“If your idea is you want to submit a document, maybe that’s how you’re going to use it. But different people are going to use it in different ways, the same way people are going to use the iPhone in different ways for different applications that are relevant to them,” Lands added.
The Blockai team intend to keep their approach to the project open, and while they have ideas for new applications, Lands indicated they would be keen to respond to user feedback so that the service could evolve organically.
Throughout the interview, Lands stressed that Blockai is only in beta, meaning that the initial set of capabilities it enables are more novelties, examples of how the service could evolve, and thus not indicative of its potential usefulness.
For example, Lands noted his background at gamification startup Gamify, as well as Cotton’s prior experience in the music industry as factors that would influence how Blockai intends to diversify in the coming months.
“I really think that not everyone is going to get into bitcoin because of speculation.”
Regardless of the service, however, the intent is that Blockai enables content creators to use the blockchain as a means of publishing, so that the viral growth that propels social platforms can bring added attention to the blockchain.
“We don’t have a lot of viral features in there yet, but obviously it’s going to be improved,” Lands said, arguing that, whatever the service adds, these tools will at least appeal to users who may not have been persuaded to investigate bitcoin as a currency.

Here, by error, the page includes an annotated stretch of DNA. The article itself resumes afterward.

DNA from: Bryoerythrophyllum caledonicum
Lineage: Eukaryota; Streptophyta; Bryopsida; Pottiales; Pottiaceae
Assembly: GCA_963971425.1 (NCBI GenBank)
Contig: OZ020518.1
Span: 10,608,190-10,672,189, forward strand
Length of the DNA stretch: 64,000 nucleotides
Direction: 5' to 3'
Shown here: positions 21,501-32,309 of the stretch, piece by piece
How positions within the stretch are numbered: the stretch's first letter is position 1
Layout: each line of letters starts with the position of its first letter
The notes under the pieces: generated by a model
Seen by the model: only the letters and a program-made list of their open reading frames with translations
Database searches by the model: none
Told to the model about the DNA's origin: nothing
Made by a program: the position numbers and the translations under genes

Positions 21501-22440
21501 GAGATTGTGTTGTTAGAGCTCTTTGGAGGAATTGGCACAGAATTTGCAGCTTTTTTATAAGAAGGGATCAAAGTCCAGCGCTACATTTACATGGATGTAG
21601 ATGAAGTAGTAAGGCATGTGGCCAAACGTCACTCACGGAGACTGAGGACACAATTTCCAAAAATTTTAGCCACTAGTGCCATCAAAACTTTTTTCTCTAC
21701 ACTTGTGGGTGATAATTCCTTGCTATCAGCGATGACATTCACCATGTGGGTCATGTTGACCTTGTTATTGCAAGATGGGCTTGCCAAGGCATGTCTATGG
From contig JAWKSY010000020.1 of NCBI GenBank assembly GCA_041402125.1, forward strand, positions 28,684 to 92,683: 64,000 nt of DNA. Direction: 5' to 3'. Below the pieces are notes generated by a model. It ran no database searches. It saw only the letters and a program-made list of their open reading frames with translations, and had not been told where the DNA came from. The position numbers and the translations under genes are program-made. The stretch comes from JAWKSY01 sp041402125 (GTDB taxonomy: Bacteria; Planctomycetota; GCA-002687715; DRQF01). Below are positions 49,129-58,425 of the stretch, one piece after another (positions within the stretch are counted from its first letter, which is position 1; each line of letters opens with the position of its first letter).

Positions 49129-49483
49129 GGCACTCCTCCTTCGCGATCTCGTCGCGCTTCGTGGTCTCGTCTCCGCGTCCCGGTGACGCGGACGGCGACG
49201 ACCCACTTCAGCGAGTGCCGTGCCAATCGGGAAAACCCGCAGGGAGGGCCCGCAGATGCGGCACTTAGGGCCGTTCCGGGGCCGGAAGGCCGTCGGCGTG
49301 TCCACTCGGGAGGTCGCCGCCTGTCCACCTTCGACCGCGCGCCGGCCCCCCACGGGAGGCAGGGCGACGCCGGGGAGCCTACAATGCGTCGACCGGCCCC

“I really think that not everyone is going to get into bitcoin because of speculation,” he explained. "You can send bitcoin to someone with no purpose, but I think those things are going to result in bitcoin spreading at an OK rate, versus if you try to give people interesting things to do with bitcoin and then invite them to spread it.”
'Drop in the pond'
Given that Blockai is seeking to take advantage of bitcoin’s metadata, however, the service is likely to stir up debate regarding whether the blockchain should be used principally for financial use cases.
For instance, critics have long argued that non-financial uses 'bloat' or spam the blockchain with unnecessary transactions. However, Cotton and Lands don’t see their service as one that will be problematic for the network as a whole.
“We're currently not doing anything to prevent either spam or bloat, as neither have really become an issue just yet,” Cotton said. “There are only around 17,400 total transactions with OP_RETURN data. These transactions account for around 700kb of data embedded in 16mb of transactions. This is a drop in the pond compared to the rest of the blockchain.”
Nonetheless, they acknowledged their methods might be controversial, adding that they’ll be “actively monitoring” the effects of their service on the blockchain when such issues “become more than just speculation”.
Of course, given that Blockai is making metadata visible in the blockchain, there arises concerns about whether bitcoin users would be unknowingly making certain materials discoverable to the tool’s users.
Lands said that while, in theory, users could have the option to hide metadata transactions from Blockai, such a capability is not yet on the horizon for the product. First, the project will look to implement filtering features for users, so they can uncover more relevant information on the blockchain.
“They'll start off with simple filters, which we'll be implementing pretty soon,” Lands said. He added that, as with Internet browsers before it: "Over time we'll want to give you better ways to see more relevant data."
Images via Blockai; Browser image via Shutterstock
Blockai CEO Nathan Lands is referring to the spike in interest in first bitcoin project, QuickCoin , a Facebook-integrated wallet that sought to entice new users. That project has now evolved into Blockai (pronounced ‘block-i’), which takes a similar approach to […]